This is where the organ transplant coordinators come in. These people are arguably doing the most difficult job in the world as they are the ones who have to ask grieving families for their loved one’s organs -- often also being the person who informs the family of the death. The responsibility carries the dual burden of sharing the intense pain of death by one family while also sharing the joy of hope of a new life with another. Family reactions are impossible to foresee, and coordinators need to be well trained in this field to handle this kind of pressure that is rarely experienced in any areas of the medical profession. Keçeceioğlu says: “You can never predict the reaction of the person or people you talk to and you have to know how to handle the situation in the instant you are faced with it. Motivation is the most important aspect of this. This is something you can only do if you put your heart into it. It is not a role that you can be assigned. You don’t have the luxury of having normal nights and days or vacations. This applies to all who work in the organ transplant sector.”
How to increase numbers of organ donors
Keçeceioğlu says important factors necessary to increase the higher number of donors include the smooth functioning of the overall health system, the adequacy of the infrastructure of health agencies and positive awareness by medical professionals and the public about organ donations.
Spain, where organ donation figures are highest, is a good example of how state agencies, civil society organizations and the media can work together to achieve a high rate of public participation in organ donation.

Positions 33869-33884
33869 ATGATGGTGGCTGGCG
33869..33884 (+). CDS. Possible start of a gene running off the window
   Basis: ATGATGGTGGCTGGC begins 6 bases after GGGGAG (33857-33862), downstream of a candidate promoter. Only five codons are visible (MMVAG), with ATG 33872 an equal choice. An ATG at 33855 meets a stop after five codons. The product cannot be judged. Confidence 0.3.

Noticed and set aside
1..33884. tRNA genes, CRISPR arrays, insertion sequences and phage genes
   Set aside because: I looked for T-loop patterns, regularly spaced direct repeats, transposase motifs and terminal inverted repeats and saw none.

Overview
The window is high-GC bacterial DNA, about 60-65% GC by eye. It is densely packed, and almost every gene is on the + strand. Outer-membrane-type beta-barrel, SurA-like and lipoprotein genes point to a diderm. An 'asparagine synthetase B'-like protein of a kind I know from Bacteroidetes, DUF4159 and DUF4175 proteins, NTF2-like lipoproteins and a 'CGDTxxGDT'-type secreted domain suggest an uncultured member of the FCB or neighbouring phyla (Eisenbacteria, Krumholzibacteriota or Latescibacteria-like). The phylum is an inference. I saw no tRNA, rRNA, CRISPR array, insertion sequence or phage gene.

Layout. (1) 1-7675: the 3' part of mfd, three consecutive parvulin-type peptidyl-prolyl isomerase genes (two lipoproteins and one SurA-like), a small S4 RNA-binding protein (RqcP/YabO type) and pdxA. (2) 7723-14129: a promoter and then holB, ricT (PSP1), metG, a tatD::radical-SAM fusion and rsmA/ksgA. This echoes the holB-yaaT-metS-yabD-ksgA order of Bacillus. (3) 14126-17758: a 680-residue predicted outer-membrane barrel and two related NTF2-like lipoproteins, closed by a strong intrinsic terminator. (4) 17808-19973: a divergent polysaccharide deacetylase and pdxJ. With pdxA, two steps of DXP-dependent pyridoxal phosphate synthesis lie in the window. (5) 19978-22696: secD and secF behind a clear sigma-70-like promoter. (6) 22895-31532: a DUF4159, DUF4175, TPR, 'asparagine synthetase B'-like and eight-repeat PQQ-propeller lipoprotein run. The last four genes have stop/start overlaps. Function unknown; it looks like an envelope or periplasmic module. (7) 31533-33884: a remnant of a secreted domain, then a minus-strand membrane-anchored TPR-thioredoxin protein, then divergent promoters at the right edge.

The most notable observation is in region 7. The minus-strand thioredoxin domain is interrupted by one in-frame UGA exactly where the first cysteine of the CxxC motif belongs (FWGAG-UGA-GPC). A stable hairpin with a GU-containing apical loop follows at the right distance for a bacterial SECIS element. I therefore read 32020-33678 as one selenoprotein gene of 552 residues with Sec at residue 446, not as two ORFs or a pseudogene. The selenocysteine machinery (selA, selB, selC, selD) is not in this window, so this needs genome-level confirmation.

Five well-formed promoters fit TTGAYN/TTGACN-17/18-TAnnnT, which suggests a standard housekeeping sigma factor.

She also pointed out that according to a study conducted among 15,000 individuals by the Turkish Society of Nephrology, the percentage of chronic kidney disease in the Turkish population is 17 percent. In other words, 17 percent of the population are potential candidates for transplants. This means that at any given time, an ordinary individual’s chances of becoming an organ receiver candidate is 10 times higher than their possibility of ever becoming an organ donor.
Organ coordinators are weary of “organ mafia” stories frequently printed in the press. In an article posted on the Organ Transplant Coordinators Association (ONKOD) website, Dr. Serdar Aksünger notes that, unfortunately, most people associate the phrase “organ transplant” with “organ mafia.” He says that he found through his personal experience that rumors of people being kidnapped by gangs who steal organs are often spread by software or internet organizations hunting for e-mail addresses. Organ transplants make a sensational topic for chain-mail and these are often forwarded to hundreds, if not thousands, of new e-mail addresses in a matter of minutes.
Keçecioğlu says, “To date, there is no record in the Council of Forensic Medicine archives of anyone who has been kidnapped and had their organs removed.” However, in relation to cases of live donors who willingly -- but illegally -- sell organs, usually kidneys, she says the “problem of relationships based on personal gains between potential live donors and receivers is one that can be seen everywhere. All our efforts are aimed at increasing the number of donations from the deceased and minimizing the number of transplants from live donors.”